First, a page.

The Reel Review

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This is THE iconic 1977 sci-fi thriller that, after the 1975 shark blockbuster Jaws, put filmmaker Steven Spielberg on the moviemaking map. Richard Dreyfuss and Melinda Dillon star as two individuals whose life changing alien encounters in Muncie, Indiana inexplicably compel them to a mysterious UFO meet-up (along with the world’s leading scientists) at Devils Tower, Wyoming.

Melinda Dillon and Richard Dreyfuss in Close Encounters of the Third Kind.

Surprisingly, the film STILL holds up, even after all these decades. The visual effects are only slightly dated, and despite Dreyfuss’ annoyingly manic over-acting and the general unlikability of his character, the story moves along nicely.

The big spacecraft over Devil’s Tower, Wyoming in Close Encounters of the Third Kind.

Its awe and wonder are classic Spielberg, as its then fresh and original production effects would later re-appear in such subsequent hits as Raiders of the Lost Ark, E.T. the Extraterrestrial, The Color Purple, Jurassic Park, Schindler’s List, Saving Private Ryan and well, you get the idea.

REEL FACTS

• Richard Dreyfuss began his campaign for the lead role in Close Encounters of the Third Kind in 1975, as he and Spielberg were filming Jaws, and despite Spielberg’s initial concerns that Dreyfuss was too young for the part. Spielberg went with Dreyfuss after Steve McQueen, Dustin Hoffman, Gene Hackman and Jack Nicholson all turned down the role.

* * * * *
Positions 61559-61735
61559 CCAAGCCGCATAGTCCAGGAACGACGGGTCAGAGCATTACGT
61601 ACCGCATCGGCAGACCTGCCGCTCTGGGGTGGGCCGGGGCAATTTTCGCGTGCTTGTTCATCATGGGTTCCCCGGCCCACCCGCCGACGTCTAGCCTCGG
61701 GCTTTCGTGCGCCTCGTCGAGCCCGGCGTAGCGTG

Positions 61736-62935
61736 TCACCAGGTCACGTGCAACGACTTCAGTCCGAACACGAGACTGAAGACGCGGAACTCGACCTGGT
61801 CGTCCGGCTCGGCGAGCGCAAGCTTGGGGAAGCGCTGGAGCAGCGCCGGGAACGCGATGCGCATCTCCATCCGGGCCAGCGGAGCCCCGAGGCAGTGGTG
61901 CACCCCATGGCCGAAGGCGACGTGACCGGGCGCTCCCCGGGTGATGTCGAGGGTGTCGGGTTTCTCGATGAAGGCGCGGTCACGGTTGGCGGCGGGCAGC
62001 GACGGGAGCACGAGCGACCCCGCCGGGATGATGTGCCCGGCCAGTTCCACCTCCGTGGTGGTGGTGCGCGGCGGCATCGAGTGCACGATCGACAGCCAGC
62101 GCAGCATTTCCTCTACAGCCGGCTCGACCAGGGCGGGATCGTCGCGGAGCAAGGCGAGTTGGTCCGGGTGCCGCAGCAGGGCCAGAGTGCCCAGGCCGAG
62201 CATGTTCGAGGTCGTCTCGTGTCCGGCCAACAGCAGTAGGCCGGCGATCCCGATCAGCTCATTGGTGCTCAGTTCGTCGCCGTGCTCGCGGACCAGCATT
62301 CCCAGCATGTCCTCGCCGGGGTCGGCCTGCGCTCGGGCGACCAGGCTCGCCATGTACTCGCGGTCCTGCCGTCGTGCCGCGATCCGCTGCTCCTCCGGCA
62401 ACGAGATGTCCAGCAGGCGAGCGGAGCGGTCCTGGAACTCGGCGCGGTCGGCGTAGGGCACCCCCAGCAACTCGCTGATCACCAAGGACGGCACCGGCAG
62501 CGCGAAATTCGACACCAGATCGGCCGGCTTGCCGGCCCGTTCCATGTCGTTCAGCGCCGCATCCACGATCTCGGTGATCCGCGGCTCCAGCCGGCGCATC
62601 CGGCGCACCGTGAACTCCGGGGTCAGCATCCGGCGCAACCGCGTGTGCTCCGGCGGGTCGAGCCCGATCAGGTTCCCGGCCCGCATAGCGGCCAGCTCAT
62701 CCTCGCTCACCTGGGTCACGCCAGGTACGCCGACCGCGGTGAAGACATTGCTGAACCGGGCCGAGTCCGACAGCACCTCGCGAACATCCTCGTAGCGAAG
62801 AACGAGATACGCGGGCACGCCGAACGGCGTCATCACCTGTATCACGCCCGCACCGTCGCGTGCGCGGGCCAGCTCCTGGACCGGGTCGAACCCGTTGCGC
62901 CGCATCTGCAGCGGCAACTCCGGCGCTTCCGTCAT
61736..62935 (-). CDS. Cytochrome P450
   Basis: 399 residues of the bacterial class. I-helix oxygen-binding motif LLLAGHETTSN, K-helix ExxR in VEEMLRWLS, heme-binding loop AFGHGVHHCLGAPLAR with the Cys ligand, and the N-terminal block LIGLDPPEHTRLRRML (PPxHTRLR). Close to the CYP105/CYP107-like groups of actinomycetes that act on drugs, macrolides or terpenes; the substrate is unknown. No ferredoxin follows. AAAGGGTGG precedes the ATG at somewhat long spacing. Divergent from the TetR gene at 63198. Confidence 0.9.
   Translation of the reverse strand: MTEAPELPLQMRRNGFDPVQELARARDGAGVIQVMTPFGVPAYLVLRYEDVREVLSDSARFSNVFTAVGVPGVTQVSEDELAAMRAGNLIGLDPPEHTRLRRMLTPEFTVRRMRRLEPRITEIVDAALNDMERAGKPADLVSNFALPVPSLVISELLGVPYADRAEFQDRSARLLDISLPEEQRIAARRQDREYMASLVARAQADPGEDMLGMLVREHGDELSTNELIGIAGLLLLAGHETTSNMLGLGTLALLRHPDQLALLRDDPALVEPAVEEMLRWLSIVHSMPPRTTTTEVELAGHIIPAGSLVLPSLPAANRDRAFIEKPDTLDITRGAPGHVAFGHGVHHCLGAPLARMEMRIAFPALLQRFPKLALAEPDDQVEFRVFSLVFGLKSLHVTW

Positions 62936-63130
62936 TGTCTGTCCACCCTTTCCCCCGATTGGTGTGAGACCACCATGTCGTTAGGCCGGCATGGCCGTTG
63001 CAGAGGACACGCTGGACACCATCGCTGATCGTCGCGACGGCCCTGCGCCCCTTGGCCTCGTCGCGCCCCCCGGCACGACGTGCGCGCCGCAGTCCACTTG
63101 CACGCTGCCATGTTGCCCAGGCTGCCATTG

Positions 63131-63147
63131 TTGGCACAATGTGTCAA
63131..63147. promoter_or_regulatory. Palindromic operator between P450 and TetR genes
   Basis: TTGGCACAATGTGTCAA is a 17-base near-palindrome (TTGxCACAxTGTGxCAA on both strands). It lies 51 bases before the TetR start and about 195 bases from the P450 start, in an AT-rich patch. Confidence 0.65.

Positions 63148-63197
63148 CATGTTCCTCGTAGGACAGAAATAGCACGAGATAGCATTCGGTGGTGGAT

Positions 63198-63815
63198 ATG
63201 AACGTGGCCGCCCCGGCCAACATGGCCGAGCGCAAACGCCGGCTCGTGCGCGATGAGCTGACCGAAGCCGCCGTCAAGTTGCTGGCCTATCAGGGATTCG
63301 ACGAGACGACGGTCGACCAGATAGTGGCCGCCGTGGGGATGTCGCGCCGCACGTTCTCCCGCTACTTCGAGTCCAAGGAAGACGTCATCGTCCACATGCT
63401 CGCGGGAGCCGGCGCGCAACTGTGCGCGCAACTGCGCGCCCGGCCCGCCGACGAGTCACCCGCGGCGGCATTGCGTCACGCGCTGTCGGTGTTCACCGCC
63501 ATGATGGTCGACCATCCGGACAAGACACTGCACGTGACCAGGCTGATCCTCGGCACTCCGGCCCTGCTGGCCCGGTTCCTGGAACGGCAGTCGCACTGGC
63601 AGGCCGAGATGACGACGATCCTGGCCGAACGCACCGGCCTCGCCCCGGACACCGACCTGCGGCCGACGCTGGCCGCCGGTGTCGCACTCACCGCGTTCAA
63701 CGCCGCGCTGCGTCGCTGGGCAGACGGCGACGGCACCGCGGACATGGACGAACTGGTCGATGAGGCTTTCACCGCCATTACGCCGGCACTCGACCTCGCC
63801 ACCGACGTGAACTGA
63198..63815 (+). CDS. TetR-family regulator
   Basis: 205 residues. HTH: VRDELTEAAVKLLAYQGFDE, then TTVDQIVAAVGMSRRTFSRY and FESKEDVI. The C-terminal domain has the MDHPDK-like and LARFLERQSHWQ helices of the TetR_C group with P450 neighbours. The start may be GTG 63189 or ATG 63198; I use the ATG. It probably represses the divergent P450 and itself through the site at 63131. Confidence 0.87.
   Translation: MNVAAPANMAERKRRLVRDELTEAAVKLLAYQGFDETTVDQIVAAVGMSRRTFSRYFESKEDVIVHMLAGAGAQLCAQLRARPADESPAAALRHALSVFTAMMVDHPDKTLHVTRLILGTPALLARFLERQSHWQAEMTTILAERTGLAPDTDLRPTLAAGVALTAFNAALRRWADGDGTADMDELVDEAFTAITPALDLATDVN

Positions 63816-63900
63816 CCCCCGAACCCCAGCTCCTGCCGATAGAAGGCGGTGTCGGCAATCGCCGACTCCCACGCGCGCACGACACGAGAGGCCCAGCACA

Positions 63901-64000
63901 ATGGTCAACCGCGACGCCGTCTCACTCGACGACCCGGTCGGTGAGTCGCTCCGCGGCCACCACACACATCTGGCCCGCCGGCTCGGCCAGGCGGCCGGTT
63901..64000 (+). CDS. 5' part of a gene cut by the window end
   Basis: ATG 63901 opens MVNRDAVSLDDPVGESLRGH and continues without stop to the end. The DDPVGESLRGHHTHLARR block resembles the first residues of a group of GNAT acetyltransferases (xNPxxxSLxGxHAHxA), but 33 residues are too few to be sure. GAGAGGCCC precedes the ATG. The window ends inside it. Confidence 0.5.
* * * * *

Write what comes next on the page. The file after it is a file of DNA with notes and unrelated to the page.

• Melinda Dillon, who earned a Best Supporting Actress Oscar nomination for her performance, was cast only the weekend before filming began, after Spielberg took fellow director Hal Ashby’s advice and saw her excellent performance in the 1976 biopic Bound for Glory, about musician Woody Guthrie.

• Lower Alabama had a prominent role in the film. The house used as Jillian and Barry’s home was actually an old farmhouse near Fairhope, Alabama, and the entire landing strip near Devils Tower in the finale was actually an abandoned aircraft hangar at the former Brookley AFB in Mobile, Alabama.

Cary Guffey in Close Encounters of the Third Kind and (right) today.

• Cary Guffey, who was four years old during filming, was so good that Spielberg and the crew nicknamed him “One Take Cary.” After appearing in a couple of other films and the 1985 TV miniseries North and South, Duffey left the film business at the ripe old age of 12. He currently is a financial planner living in Birmingham, Alabama.

The KOA Campground at Devils Tower, Wyoming

• Close Encounters of the Third Kind is shown every night at the Devils Tower KOA Campground, in Wyoming, making it one of the most screened movies ever.

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